BROOKSVILLE — A popular fee waiver program that once provided financial assistance to organizers of special events in Brooksville could make a comeback Monday if the City Council can decide how the program will be implemented.
Council members, looking to shave as much as they could from last year's budget, chose to eliminate the $7,000 in annual funding for the program, which provided money for such things as police presence, road closures and parade permits. At least part of the reason for the elimination was the inconsistent method of awarding waivers.
Since then, organizers of successful annual events such as the Brooksville Cycling Classic, a Veteran's Day parade and the Brooksville Kiwanis Christmas Parade have had to come up with the money on their own.
Council member Joe Bernardini, who voted to eliminate the waivers, said he did so mainly because the lack of a fair policy often meant the fund was depleted long before end of the fiscal year. That meant that late-comers — even those who had worthy events capable of drawing hundreds of visitors to Brooksville — were often left out.
"We had people applying for the money when we didn't have it to give," he said. "To me, it just wasn't fairly administered."
At last month's final 2012-13 budget hearing, council members voted to reinstate the program after finding an additional $7,000 in the budget. The council instructed City Manager Jennene-Norman Vacha to come up with a policy that would assure certain criteria are met before a fee waiver can be granted.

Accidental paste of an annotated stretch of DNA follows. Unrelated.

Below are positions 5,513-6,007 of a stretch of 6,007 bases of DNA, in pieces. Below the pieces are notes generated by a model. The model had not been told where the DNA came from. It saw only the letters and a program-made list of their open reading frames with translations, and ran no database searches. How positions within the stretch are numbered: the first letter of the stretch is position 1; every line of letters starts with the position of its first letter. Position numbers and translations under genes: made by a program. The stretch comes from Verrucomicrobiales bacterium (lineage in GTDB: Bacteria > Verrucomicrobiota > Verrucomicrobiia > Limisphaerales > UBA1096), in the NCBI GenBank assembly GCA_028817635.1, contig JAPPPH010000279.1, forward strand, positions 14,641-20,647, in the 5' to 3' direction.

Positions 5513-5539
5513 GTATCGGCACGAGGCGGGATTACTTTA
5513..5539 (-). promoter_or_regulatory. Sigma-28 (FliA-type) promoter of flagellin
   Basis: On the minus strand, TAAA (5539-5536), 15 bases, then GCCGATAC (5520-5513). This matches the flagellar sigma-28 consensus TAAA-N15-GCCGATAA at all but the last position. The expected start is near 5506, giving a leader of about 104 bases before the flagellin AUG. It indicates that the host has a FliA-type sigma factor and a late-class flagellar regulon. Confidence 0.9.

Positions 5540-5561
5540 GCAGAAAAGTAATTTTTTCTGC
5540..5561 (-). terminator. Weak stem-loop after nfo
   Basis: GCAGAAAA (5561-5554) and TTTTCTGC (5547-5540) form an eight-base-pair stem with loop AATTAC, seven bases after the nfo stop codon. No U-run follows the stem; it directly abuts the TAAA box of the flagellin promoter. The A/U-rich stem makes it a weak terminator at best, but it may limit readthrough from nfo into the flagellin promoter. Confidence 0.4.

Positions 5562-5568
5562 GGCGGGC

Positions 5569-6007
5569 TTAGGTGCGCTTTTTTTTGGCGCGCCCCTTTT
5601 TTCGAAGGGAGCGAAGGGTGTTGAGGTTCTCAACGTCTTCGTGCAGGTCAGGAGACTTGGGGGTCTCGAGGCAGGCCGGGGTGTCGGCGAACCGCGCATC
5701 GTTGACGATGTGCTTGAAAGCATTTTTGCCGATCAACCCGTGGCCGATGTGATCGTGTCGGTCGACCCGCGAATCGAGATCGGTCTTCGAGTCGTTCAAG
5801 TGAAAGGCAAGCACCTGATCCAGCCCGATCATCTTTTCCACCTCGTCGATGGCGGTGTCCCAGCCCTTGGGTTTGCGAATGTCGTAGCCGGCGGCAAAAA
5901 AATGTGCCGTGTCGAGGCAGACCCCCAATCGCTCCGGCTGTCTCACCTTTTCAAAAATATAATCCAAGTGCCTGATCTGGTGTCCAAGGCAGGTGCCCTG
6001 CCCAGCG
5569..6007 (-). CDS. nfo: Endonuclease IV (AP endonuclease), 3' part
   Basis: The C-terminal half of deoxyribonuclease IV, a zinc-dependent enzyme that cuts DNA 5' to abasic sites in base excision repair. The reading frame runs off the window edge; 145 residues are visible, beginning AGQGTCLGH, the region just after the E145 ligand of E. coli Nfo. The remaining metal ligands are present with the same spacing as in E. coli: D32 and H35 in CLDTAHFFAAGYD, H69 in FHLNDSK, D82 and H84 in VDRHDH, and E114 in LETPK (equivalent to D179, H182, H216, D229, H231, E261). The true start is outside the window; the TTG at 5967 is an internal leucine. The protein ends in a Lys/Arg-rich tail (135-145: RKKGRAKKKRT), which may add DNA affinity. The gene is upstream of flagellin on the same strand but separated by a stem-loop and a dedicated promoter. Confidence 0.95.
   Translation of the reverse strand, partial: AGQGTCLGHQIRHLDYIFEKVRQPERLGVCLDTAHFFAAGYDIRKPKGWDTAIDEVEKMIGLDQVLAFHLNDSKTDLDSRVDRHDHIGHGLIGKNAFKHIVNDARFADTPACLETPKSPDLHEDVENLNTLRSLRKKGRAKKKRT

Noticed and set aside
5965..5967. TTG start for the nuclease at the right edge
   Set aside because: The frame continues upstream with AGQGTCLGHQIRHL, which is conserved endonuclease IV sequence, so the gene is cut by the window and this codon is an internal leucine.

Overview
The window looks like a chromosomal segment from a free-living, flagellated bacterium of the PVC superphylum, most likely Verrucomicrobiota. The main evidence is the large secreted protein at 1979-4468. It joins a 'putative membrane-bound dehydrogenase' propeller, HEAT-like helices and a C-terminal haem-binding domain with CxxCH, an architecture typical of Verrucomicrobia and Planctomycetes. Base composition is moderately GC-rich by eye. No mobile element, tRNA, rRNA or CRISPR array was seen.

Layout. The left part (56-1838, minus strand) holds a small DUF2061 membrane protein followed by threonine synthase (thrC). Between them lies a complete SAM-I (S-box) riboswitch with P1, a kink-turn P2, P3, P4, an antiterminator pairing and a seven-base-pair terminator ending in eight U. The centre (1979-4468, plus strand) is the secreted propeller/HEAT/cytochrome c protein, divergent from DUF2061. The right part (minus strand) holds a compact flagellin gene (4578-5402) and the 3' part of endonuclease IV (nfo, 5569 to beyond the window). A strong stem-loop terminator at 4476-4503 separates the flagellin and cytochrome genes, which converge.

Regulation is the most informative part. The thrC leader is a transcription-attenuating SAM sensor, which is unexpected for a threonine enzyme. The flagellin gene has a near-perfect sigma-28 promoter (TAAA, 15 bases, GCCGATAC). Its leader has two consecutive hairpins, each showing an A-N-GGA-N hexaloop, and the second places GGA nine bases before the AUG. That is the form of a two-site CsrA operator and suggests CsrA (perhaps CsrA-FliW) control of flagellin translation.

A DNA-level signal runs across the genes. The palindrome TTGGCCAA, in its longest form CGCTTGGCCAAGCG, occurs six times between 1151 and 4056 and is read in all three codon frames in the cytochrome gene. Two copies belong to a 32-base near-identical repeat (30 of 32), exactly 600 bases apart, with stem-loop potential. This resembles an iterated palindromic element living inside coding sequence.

If approved, the new policy would allow the council to approve either full or partial fee waivers for events that are within the city limits; open to the public; supported by business, community or service groups, and deemed by the council to be positive for the city and its image.
Laura DeWitt, a co-owner of Get Healthy: Brooksville and organizer of next weekend's Brooksville Cycling Classic, said that a return of the fee waivers would enable the charitable event to distribute money to local nonprofit organizations. She said she hoped the council will grant $2,065 in fee waivers for the third annual cycling classic.
"When you're putting on a bike race fundraiser, expenses like police and street closures add up fast," DeWitt said. "Brooksville needs to do whatever it can to support good events that bring visitors to our area."
Logan Neill can be reached at (352) 848-1435 or email@example.com.